6 Probiotic Food Sources You Probably Didn't Know About — And Why You Should
Yogurt has long been the poster child for probiotics, the healthy bacteria that help digestion, urinary tract infections, vaginal yeast infections and can ward off cold and flu symptoms. But while Jamie Lee Curtis may have convinced us long ago that we'd have to suck it up and eat Activia every day if we ever wanted to roller skate through parks with our friends again, there's a slew of other foods and drinks that can deliver a daily dose of probiotics to your gut.
The six foods below are all great sources of probiotics (and any lovers of international cuisine might be particularly pleased with these options):
This typical German side of fermented cabbage often accompanies sausage, hot dogs and other meats. The fermentation process breeds probiotic bacteria, which promotes growth of good bacteria in the gut and helps to strengthen immune systems, according to Livestrong. However, make sure to get fresh sauerkraut, as pasteurization kills probiotic bacteria.
Eating kimchi in your office may get you scolded by your coworkers over the smell, but the Korean dish's pungent aroma is actually essential to its health benefits. Like sauerkraut, kimchi gets its probiotics from fermentation, specifically a bacteria called Lactobacillus, which helps maintain intestinal health. So take a cue from Tyra Banks on this one:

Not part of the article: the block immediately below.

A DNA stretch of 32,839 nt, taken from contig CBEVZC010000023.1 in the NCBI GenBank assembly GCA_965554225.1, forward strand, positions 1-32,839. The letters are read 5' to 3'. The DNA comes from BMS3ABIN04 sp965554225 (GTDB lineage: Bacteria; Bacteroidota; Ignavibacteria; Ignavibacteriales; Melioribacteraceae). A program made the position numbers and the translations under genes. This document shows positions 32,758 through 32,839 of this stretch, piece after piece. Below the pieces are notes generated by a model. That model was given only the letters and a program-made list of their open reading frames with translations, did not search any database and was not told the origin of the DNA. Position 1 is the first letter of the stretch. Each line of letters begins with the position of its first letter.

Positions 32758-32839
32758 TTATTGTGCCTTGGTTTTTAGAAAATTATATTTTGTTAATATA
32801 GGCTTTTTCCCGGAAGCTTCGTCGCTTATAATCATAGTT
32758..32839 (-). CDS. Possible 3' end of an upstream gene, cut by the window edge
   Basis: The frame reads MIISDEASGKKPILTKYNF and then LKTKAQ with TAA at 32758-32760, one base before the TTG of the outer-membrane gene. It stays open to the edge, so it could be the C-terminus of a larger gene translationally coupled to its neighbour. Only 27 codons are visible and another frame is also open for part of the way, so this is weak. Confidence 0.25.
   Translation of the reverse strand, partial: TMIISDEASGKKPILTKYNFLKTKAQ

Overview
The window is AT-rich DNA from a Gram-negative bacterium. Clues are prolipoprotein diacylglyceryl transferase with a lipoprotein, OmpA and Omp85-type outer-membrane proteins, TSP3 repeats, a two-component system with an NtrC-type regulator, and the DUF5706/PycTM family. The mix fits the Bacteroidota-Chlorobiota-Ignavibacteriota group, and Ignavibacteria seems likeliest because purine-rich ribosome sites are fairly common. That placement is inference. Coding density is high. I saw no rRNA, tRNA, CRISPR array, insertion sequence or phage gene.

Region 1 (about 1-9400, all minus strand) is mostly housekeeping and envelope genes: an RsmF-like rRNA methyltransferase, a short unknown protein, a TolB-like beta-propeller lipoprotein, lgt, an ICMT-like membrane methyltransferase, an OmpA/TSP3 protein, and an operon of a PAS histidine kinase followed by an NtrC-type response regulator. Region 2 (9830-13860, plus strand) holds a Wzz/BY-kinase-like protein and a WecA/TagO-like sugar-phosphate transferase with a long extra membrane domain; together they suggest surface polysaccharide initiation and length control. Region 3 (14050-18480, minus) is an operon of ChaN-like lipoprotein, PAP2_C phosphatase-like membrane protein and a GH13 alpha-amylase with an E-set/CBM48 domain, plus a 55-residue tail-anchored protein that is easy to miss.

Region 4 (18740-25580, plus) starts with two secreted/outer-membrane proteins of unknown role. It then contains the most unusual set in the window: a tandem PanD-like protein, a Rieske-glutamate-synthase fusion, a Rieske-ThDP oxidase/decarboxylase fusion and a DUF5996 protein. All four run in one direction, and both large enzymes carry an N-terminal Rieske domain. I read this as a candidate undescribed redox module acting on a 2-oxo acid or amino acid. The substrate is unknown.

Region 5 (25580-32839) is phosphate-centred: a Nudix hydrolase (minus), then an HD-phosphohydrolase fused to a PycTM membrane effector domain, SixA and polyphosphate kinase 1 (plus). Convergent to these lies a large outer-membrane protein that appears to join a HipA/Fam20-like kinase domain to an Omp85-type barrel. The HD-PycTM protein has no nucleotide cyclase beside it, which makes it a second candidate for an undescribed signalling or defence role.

Though kombucha has recently seen a spike in popularity, the fermented tea beverage has been around for more than 2,000 years, according to Food Renegade. The ancient Chinese called kombucha the "immortal health elixir," which sounds promising in and of itself. Made from sweetened black tea and combined with a symbiotic culture of bacteria and yeast, also known by its acronym SCOBY, kombucha helps maintain a healthy liver and has been found to help prevent cancer, arthritis and more.
This Breakfast Burrito
Good news: Burritos can now be "functional." Eco-friendly company Sweet Earth Foods offers a line of "functional burritos," all packed with protein, fiber and vitamins. But it's their vegan "Get Cultured!" breakfast burrito that stands out for its probiotic offerings. The Korean-inspired burrito includes seasoned tofu, cabbage, fermented red pepper, edamame and ginger.
Perhaps most commonly consumed in soup form, miso is a Japanese food made from fermented soybeans. While the probiotics in miso offer the same perks of improving overall digestive health, experts recommend it be eaten in moderation due to its high sodium content. Still, miso can be especially effective in helping to ward off breast, lung, liver and colon cancers.
This Drinking Straw
For the picky eaters, there's at least one other option out there — drinking straws. The health care company BioGaia has developed what they call ProTectis straws, each of which contains a "small oil droplet with a daily dose of 100 million active Lactobacillus reuteri Protectis." The straws can be used with any cold or room temperature drink — and fret not: According to BioGaia, the straw has no effect on the taste of your beverage.